Last fall I started using more wool in my work and exploring adding needle felting to the mix. Through the kindness of a friend who was no longer interested in using wool, I was gifted a large bag of multiple colors of roving. Another friend sold me her embellishing/felting machine and later sent along a bag of mixed colors of wool.
My normal thrift shop haunts turned up some small bags of colors as well as a bag of raw wool. You can see it is really dirty, probably why it was only 50 cents! A bargain for a pound of wool.
Now my issue became how to clean this. An internet search produced a few possibilities. First clean it with Dawn basic liquid soap or Orvis Paste. Well, that got the dirt out but not the stains.
Internet to the rescue again. I found an older blog with experiments whitening raw wool with hydrogen peroxide. Honestly, what did I have to lose?
My first batch in the peroxide bowl did great. It whitened up to an off white color. I’m happy with that. The rest of the wool is being washed and then laid out to dry. I may try some hair lightening peroxide to see if I can get a brilliant white. Yeah yeah yeah…I know I can BUY white wool and white locks but what’s the fun in that? I will save some of the locks and curly bits to use for texture as is. The rest will be hand carded.
I used some of my Christmas money to purchase some high quality felting needles. I plan on using my machine for large areas and my needles for details. I have more wool coming in extra colors and I am watching some outstanding tutorials on YouTube.
I am excited about the possibilities to incorporate this into my work!
There is so much clothing thrown away around the world the practice just has to stop. Fast fashion and trendy styles are killing the environment. One way each of us can help this world problem is to be creative and find uses for what is thrown away. I purchased this gorgeous sweater the other day at a thrift shop. My intent was to reclaim the fabric in it to give it a second chance. One less sweater in the landfill.
After first disassembling the sweater into parts, it was time to put it through a first fulling. That simply means that using water, soap and agitation the sweater weave will close up and shrink in size. The fiber label on this sweater said it was 88% wool. I took a gamble that the woven stripe areas were the other 12%. It was a gamble that paid off. It shrank about 50% and resulted in a thick wool fabric.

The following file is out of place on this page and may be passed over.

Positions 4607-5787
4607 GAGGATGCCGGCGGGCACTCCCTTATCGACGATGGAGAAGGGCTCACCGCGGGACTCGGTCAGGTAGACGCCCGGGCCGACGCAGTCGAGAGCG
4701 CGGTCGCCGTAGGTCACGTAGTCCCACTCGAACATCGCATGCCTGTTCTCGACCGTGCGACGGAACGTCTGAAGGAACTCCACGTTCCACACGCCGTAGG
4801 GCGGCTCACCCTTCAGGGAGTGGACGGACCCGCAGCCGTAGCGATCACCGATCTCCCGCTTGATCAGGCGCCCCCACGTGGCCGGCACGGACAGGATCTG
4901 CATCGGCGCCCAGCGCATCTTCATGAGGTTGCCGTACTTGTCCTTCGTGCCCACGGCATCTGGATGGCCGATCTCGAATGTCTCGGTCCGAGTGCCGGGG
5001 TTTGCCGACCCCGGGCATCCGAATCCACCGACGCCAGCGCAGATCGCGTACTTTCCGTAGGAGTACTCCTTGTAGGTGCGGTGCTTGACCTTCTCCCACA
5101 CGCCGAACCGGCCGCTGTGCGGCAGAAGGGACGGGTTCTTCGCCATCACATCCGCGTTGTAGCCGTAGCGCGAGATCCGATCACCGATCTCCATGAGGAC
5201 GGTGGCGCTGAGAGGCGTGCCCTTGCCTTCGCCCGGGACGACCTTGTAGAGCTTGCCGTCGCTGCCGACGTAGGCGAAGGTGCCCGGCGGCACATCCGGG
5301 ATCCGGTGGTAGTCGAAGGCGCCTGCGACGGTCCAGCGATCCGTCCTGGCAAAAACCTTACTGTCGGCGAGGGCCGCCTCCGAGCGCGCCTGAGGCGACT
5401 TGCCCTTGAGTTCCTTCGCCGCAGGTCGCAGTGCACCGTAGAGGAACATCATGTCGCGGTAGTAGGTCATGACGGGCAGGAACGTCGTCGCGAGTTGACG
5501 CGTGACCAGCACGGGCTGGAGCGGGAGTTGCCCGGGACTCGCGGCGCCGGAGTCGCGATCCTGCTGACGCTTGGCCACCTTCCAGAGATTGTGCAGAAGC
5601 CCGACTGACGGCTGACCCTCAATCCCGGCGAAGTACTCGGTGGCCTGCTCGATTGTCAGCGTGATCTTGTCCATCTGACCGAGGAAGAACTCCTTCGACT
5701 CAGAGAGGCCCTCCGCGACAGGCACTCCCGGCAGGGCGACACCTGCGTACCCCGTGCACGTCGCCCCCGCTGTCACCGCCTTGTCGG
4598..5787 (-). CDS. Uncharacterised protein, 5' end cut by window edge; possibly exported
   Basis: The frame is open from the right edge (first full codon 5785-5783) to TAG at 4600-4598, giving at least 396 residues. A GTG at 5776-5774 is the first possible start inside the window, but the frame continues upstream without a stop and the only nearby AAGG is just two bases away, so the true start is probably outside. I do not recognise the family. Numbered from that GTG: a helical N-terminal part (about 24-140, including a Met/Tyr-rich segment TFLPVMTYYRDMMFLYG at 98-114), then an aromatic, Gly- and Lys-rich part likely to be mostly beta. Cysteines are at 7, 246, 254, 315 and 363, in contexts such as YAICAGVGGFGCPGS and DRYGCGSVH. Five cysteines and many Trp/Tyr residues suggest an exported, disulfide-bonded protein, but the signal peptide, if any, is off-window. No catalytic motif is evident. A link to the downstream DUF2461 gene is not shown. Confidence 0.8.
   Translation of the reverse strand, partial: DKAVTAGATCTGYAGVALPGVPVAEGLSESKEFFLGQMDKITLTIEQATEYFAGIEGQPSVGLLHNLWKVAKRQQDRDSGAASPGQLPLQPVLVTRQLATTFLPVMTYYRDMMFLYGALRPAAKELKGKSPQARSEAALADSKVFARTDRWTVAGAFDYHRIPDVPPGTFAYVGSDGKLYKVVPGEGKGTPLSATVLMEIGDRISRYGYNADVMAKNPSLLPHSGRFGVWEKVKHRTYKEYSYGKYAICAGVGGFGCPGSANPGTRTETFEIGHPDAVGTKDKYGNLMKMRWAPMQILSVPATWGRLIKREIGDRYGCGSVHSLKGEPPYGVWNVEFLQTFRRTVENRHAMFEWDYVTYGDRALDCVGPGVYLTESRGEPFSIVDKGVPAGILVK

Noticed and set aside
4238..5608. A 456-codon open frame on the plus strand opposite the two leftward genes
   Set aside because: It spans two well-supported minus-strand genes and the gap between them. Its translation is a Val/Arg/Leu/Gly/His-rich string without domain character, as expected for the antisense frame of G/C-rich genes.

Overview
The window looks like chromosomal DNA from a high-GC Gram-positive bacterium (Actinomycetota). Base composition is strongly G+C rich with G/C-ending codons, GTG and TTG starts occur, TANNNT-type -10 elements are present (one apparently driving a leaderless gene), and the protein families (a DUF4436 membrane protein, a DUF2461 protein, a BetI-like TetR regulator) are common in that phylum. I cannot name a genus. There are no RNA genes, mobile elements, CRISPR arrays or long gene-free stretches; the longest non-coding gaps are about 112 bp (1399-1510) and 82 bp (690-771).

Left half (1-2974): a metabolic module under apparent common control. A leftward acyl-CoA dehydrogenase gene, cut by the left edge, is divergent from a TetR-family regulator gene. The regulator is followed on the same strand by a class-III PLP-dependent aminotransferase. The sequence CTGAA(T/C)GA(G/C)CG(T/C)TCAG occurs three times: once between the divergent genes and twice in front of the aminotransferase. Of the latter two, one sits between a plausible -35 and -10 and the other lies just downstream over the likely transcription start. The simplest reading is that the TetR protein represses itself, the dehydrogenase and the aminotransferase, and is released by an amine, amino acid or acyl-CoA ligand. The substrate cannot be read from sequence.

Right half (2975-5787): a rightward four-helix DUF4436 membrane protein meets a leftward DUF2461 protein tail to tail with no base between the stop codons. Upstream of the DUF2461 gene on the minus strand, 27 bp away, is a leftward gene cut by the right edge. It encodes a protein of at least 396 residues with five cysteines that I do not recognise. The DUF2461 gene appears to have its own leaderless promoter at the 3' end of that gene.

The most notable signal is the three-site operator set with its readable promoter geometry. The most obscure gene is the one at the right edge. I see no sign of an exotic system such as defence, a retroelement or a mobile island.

I can’t wait to use this gorgeous wool in a project and not waste even one tiny piece of it.
I rescued a Bernina 1031 two weeks ago. Can I say it was filthy? It had been dropped and jammed the bobbin winder and the tension could not be adjusted. But is was really really cheap so it followed me home to my sewing machine hospital. (Even though Ron tried to stop me!)
I love a challenge. I rarely give up on a machine that is worth saving. It is a last resort to ever part a vintage machine out. Without a really long story I repaired the tension but had to remove both the outer and one of the inner shells. The bobbon winder requires removing the mother board and I decided not to do that just now. I have my homemade bobbin winder that I use to wind all my bobbins so repairing this one just isn’t important now.
A quick trip into Goodwill today yielded a silk wedding dress! Nearly all wedding dresses I find are polyester. So, to find an all silk custom made dress is a real treasure. Even the lace overlay and bustle are silk. I’m not a lace girl but who knows how this will get used? And the best part is they had thrown it into the costume category so it was only $10! I have big plans for this pile of silk!
Taking time to clean and toss/giveaway in the studio that will make my life easier. While in Alabama last winter a trip to the Habitat for Humanity Restore yielded commercial dishwasher cup trays for $1 each. They made perfect units for my large cones of thread.
My next addition is purely for my comfort. Sold for home manicure and hand treatments, it is wonderful for my arthritic hands after stitching. The heat is adjustable. I slip my hands in the pockets , relax and enjoy a little quiet time.
Its time to finish a few pieces to jury and the commission for White River Hope is coming along nicely.
Every year the small town across Bull Shoals Lake has town wide garage sales. Its been OK sometimes but other times it is either the dirtiest stuff you’ve ever seen or someone buys commercial things and sets up a show room…not my idea of good sales. It was cold and rainy on Friday and Ron and I had some work to get done at home so we waited until Saturday to go across the dam..